Nose full- and I mean chalk full- of Bac-Os. Underlying bits of honey-sweet malts and an earthy smoke, with obvious Scotch booze traits.
Begins with buckets of gooey, honeyed malts. The ante is upped further with equally sticky brown sugar and browned butter and candied figs. Then it turns into a smoked pork mess. Hickory-y and bacony. Uggghhh.

The Lagy cask strips the malt down to its basest (and in my mind, least attractive) component: raw honey. Then layers a heavy, rauchbier-esque smokiness all over it. Any hopping is obliterated in the process. The barrel provides no subtleties, like, say, many of the bourbon-barrel brews I've tried. It really doesn't have much Scotch-iness. It's most akin to a rauchmead. Or just drinking a pot of hickory-smoked honey.
I love rauch...and enjoy Scotch, but this was forced and artificial, and completely impossible to drink.

Alcohol is noted in the mouth, but not really tasted. But I'd rather taste straight, flammable ethanol than this.
Cloying cubed. It drinks like burnt hair gel.

This ain't getting finished. No way. No how. And not even close.

A waste of a beer.
A waste of a barrel.
A waste of money.
And a waste of time.

Utterly repulsive.

cokes, Jul 04, 2004
Photo of Gueuzedude
4.65/5  rDev +18.6%
look: 4 | smell: 4.5 | taste: 5 | feel: 4 | overall: 4.5

Pours a bright deep copper color. It pours with not head, but when roused it forms a tan head. This is quite thick, as I hold it up to the light you can see that the carbonation bubbles are visibly slowed by this viscous substance in my glass. The smell is of salt, scotch, thick malts, alcohol, and butter. I was expecting some smoked peat malt aromas, but I don't detect any. The taste is thick and sweet, with a heartiness and something like a saltiness, which gives this beer a full figured mouthfeel. This is definitely quite tasty, and is a beer that demands to be sipped.

The beer is quite fruity, with notes of concentrated apple, and perhaps a hint of apricot as well. You can taste the alcohol in the finish as well as a bit of tannin, which is probably from the cask conditioning. If I had to guess, I would say that the Scotch adds a heartiness to this beer that compliments it quite well. I really wish I had been able to get more of these so I could age a few and see how they change over time. This is a very well integrated strong ale, just incredibly malty with a nice kiss of hops.

Gueuzedude, Jun 12, 2004
Photo of Eyedrinkale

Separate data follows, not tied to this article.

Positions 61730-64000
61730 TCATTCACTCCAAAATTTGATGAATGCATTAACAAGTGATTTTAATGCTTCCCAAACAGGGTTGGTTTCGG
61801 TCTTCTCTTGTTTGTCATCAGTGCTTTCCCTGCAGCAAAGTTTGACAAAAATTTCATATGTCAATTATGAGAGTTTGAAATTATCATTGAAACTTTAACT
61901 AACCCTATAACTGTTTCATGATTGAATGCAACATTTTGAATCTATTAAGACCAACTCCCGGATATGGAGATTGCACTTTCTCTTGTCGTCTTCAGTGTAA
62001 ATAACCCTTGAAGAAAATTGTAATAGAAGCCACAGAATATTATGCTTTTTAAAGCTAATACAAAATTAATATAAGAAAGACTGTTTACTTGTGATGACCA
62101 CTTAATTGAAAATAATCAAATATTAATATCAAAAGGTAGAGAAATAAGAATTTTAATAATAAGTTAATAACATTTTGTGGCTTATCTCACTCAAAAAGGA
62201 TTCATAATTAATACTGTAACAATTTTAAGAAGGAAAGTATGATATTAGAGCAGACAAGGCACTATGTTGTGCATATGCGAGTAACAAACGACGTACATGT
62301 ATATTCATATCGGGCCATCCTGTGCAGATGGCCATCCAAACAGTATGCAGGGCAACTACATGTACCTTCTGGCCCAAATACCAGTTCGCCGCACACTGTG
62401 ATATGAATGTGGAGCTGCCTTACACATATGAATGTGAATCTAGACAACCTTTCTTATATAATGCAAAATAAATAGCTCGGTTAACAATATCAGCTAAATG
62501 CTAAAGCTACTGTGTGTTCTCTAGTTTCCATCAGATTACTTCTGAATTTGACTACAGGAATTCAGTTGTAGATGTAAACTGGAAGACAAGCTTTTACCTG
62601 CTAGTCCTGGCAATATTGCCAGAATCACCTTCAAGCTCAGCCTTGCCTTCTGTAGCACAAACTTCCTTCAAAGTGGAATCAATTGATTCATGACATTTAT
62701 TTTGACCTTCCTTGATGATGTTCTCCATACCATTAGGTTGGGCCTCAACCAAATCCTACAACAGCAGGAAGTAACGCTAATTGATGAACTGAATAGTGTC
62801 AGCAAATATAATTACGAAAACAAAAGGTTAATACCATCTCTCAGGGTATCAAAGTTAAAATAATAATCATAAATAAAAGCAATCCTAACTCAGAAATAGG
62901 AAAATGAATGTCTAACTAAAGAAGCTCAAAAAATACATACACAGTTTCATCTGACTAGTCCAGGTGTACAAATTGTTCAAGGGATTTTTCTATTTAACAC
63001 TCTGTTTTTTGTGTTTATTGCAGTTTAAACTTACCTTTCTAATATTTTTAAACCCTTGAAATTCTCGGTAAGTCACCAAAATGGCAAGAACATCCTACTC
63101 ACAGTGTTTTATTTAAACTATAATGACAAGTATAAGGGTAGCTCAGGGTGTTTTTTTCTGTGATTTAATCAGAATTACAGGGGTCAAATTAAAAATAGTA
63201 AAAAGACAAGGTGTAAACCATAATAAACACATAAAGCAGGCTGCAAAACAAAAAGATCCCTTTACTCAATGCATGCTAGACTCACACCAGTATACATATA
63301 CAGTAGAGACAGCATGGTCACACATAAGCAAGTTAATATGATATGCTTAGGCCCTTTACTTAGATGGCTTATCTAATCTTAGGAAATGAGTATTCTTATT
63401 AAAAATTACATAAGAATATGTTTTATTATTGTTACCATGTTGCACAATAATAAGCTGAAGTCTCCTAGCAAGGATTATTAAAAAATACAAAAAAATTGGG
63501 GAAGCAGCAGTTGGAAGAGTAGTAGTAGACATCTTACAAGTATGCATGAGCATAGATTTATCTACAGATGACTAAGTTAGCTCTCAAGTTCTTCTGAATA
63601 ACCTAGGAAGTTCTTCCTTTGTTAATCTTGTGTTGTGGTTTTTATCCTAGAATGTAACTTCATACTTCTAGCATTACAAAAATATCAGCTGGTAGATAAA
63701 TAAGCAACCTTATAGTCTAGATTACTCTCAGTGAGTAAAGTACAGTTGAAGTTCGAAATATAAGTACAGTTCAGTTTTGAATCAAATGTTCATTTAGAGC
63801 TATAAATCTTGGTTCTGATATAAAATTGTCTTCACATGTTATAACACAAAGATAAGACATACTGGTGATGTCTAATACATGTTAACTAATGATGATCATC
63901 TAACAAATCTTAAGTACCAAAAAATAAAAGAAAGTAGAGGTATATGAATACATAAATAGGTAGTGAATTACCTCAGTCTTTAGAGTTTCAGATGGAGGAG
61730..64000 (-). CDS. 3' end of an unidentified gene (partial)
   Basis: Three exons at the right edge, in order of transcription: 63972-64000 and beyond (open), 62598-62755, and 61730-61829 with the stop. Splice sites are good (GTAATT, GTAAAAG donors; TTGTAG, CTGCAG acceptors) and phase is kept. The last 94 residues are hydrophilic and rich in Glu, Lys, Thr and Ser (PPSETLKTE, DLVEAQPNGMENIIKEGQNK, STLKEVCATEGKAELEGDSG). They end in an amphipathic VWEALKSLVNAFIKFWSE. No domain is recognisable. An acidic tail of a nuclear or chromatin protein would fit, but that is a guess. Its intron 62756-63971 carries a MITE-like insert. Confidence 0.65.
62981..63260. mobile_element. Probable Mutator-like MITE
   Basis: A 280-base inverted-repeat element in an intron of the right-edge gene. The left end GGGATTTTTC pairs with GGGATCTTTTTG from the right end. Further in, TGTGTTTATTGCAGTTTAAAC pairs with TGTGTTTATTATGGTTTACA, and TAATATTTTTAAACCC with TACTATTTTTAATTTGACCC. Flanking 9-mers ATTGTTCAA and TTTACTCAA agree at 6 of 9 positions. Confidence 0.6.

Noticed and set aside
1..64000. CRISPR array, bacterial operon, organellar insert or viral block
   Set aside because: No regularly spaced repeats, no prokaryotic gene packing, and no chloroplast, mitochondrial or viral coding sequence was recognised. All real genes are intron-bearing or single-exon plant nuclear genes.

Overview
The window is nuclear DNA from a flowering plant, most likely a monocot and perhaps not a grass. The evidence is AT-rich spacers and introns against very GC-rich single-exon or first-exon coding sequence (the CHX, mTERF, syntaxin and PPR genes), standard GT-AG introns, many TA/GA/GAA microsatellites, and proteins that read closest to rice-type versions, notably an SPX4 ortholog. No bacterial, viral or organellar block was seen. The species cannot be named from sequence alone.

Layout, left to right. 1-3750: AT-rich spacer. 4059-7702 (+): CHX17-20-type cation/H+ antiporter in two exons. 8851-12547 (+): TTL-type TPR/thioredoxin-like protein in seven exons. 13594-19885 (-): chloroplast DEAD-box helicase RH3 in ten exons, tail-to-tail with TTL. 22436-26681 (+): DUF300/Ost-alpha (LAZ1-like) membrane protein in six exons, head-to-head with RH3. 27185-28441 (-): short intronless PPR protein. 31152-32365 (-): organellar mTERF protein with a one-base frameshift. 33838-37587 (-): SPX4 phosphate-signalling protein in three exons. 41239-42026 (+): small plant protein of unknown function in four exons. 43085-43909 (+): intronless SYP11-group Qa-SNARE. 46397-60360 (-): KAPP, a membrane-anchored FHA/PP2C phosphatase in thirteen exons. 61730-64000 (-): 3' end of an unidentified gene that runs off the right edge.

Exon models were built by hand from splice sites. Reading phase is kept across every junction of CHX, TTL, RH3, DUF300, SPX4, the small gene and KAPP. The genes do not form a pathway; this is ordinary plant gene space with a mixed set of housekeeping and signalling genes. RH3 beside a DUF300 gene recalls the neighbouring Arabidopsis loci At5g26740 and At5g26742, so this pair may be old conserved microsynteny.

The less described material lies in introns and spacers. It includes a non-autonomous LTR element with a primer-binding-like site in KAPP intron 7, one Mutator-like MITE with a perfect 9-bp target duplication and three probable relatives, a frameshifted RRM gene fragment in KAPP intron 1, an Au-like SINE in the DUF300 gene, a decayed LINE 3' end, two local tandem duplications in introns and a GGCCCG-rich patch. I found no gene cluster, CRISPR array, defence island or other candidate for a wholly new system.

4.75/5  rDev +21.2%
look: 4.5 | smell: 5 | taste: 4.5 | feel: 5 | overall: 5

Poured an almost gold color with a very small head. Aroma of light smokiness and believe it or not, Lavavulin. The taste was like other JW Lees Harvests with the same smokiness of the aroma, in the taste. Warm and smooth. I had to try it alongside the scotch, as I have a bottle on hand. Although young, worth drinking now and once matured. A true gem.

Eyedrinkale, May 25, 2004
Photo of Wildman
4.4/5  rDev +12.2%
look: 4.5 | smell: 4.5 | taste: 4.5 | feel: 4.5 | overall: 4

Okay, being a single malt scotch fan, I just had to break down and try this one despite the sticker shock. I am a particular fan of the Islay Island style of scotch like Lagavulin. This small bottle poured an amber gold color, forming a nice small foamy off white heat that coated the glass with lace as it slowly sudsided. A heavy, slow moving stream of bubbles was the carbonated lure of this one. An aroma of malt, some caramel and the elements that could only be the Lagavulin, but I do not know if it would be detectable by non scotch drinkers. It would definately still be seen as a wiskey aroma. The flavor was of malt, caramel and scotch wiskey. A cramy sweet finish with a warming feel of the alcohol that is definately present in this one. This one would no doubt be better with age.

Wildman, May 24, 2004
Photo of Dantes
4.8/5  rDev +22.4%
look: 4 | smell: 4.5 | taste: 5 | feel: 4.5 | overall: 5

Package:275 ml brown, crowned bottle, much like a 7/8ths scale longneck. Parchment-like, cream-colored label with beige lettering. Boldly labelled “Harvest Ale 2003" and Lagavulin.”

Cost: NA

Presentation: Riedel Port glass at ~50°

Appearance: The appearance of this barley wine is not substantially different from the standard offering, at most a touch darker. It exhibited the expected tightly-packed beige head, with finely-gauged bubbles and an auburn, russet body.

Smell: Lagavulin is a powerful whisky with which I’m very familiar and its iodiney, sea-salt, and smoke are easily recognizable in this barley wine’s bouquet. I maybe oversensitized to this, but I found it to be absolutely lovely within the already existent fruity, biscuity malts and muted hoppy tang.

Taste: A marriage made in heaven. The smokiness of the whisky amplifies the already present toast and tobacco in the ale, while adding a tanginess. In addition, the somewhat cloying aspects of this young brew are ameliorated by the tempering influence of the whisky. I can only imagine what some age will do to this! The finish is long, warming, smoky, and hauntingly lingering.

Mouthfeel: The Lagavulin version of this does not seem much different than the previous expressions: not appreciably “hotter” on the palate, it exhibits the same velvety, warm, finely-carbonated mouthfeel.

Drinkability: This one I could drink all night (until I’m comatose at least). As much as I like single malts, this might even improve upon the experience. My next one will certainly be accompanied by an aged Havana.

Backwash: This expression is certainly “primus inter pares” amongst the special offerings. In fact, it’s such a good combination, that I might take a page from Drewbage1847's book and start adding a little whisky to most of my future Harvest Ales. Like the marriage of Port and stout, this one is a real winner. I think I’d buy the mixed case of these if I could substitute 3 more Lagavulins for the Calvados. Aged versions of this are likely to provide some serious fireworks.

Dantes, May 07, 2004
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J.W. Lees Harvest Ale (Lagavulin Whisky Cask) from J.W. Lees & Co (Brewers) Ltd
88 out of 100 based on 400 ratings.